California has become the first state to ban the sale of animals that are born and bred in puppy mills. California Governor Jerry Brown signed this law on Friday October 13, 2017. It requires pet stores to work with animal shelters or rescues if they wish to sell dogs, cats and rabbits. The law however, does not apply to private breeders who will still be able to sell animals directly to the public.
The state measure, AB485, ensures better treatment of animals that often live in deplorable, dirty, conditions. These animals are over bred and kept in cramped cages. They also often have respiratory issues and joint issues because they don’t have room to stand up or turn around in the cages they are kept it. The requirements under AB485 are minimal but still require breeders to be held accountable. Cage size for animals are required to be six inches larger than they are now, and the cages must be cleaned once a week. The restrictions are set to be put into place on January 1, 2019. Those who violate the law will face a fine of $500 in civil penalties.
Those against the ban say that AB485 will put pet stores out of business. Maybe that’s a good thing—animals bred in puppy mills often come with a limited medical history. Pet owners have the right to know where their dog, cat, or rabbit came from. If pet owners had a paper trail to follow, those who breed animals could be held accountable if they knowingly sell animals that are sick or injured. As a result, if the animal dies shortly after purchase, the one who purchased will now have a recourse to fall back on.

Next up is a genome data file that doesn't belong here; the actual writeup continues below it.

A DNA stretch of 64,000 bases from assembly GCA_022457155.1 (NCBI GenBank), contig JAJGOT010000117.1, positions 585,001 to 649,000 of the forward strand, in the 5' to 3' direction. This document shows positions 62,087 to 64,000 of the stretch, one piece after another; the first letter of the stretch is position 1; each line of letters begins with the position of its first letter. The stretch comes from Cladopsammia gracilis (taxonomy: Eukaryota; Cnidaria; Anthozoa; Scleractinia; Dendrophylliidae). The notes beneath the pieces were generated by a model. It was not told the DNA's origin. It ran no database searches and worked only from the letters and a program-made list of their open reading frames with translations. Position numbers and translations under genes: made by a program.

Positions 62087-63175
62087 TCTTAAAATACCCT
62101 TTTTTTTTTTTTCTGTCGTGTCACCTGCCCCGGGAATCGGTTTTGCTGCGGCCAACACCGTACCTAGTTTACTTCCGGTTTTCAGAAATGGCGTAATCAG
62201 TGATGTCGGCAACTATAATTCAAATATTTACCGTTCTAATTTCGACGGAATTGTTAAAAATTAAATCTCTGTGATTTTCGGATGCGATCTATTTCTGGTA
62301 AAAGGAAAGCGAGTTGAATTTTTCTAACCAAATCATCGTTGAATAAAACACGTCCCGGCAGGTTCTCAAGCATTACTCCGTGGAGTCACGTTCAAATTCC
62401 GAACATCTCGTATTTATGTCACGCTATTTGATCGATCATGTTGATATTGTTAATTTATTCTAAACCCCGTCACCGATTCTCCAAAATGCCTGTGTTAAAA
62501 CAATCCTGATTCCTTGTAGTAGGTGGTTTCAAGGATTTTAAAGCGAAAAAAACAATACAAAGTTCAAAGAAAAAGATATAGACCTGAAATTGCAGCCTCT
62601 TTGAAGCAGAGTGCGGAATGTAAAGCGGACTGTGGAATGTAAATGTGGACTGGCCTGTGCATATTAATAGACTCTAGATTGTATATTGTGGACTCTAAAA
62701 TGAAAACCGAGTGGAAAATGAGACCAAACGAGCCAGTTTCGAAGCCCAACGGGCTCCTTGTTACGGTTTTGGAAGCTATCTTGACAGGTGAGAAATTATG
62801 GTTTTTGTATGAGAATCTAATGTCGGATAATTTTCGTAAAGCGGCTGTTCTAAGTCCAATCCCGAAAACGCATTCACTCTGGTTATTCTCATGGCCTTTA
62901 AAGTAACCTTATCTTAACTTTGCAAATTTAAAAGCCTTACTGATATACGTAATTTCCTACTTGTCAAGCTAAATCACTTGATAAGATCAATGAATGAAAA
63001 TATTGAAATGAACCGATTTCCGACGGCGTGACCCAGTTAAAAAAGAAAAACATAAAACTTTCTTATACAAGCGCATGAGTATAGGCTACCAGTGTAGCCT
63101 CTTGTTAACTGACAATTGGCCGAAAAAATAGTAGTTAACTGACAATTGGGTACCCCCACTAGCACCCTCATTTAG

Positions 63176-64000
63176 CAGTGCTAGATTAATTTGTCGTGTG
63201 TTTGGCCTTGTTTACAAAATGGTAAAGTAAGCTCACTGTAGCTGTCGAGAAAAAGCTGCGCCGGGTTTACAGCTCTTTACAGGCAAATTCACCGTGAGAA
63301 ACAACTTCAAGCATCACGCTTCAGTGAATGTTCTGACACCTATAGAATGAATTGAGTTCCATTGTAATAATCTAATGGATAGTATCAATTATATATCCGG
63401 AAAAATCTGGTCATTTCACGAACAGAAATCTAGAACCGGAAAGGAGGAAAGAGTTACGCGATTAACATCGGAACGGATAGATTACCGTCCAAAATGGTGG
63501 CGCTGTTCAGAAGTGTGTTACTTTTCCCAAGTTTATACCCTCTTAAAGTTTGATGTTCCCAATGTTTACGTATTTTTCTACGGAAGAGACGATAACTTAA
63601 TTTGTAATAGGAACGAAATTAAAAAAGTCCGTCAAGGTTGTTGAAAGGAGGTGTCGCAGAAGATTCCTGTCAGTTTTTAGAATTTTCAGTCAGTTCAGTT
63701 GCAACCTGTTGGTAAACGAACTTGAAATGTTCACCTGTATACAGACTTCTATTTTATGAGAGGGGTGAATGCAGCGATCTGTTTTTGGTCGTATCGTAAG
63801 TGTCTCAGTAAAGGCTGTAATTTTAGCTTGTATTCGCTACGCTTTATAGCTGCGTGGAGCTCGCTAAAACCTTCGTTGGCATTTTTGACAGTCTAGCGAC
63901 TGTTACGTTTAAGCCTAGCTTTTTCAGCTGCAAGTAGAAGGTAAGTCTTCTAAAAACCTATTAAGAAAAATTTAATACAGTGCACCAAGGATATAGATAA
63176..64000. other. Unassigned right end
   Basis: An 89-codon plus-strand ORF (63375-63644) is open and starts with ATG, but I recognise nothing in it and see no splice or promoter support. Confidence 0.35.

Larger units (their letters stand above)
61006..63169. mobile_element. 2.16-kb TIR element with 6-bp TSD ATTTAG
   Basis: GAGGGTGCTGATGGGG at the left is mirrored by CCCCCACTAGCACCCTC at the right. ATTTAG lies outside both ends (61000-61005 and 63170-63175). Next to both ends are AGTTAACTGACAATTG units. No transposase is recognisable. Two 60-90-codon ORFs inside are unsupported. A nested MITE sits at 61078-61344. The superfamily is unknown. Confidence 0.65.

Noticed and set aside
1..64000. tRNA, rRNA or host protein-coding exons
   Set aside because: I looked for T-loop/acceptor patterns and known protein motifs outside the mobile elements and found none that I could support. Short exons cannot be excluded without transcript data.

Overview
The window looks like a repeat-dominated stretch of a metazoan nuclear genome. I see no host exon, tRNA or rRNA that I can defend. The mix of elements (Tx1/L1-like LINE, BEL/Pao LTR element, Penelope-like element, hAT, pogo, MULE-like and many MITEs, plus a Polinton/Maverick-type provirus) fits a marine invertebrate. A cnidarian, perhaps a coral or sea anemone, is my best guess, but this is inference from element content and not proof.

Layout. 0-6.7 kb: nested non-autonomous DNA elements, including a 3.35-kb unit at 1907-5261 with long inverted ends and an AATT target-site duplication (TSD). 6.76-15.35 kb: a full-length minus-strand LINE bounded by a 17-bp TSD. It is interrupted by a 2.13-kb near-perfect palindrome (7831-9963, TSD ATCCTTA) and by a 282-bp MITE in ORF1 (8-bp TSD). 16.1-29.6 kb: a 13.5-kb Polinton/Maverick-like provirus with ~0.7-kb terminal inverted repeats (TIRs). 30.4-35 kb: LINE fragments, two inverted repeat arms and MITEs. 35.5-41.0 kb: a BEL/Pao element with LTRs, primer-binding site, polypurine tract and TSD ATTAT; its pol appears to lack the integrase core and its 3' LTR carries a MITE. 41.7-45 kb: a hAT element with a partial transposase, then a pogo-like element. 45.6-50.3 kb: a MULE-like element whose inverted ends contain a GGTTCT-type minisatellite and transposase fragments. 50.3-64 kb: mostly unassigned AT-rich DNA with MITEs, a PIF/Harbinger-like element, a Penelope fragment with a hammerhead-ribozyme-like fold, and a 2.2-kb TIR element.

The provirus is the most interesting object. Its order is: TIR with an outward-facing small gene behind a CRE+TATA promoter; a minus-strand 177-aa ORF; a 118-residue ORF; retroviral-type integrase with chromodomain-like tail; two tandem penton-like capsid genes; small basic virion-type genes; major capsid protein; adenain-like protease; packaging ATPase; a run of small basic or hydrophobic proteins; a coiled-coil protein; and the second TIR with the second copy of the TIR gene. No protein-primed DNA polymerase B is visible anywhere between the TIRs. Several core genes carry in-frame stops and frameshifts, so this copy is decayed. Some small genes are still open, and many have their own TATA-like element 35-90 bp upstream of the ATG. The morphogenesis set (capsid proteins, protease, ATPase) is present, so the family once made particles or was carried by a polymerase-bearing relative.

Supporters say it would cut off the supply chain of animals that are often bred simply for money-making purposes. Shutting down puppy mills would also, hopefully, reduce the number of animals turned over to animal shelters. Shelters are usually the first to step in when a puppy mill is raided or is shut down completely.
Thirty-six cities in California, including Los Angeles and San Francisco have similar bans that have already been put into place. California is the first state in the nation to regulate animals at the state level, however, more than 230 cities, towns and counties across the United States already have ordinances in place.
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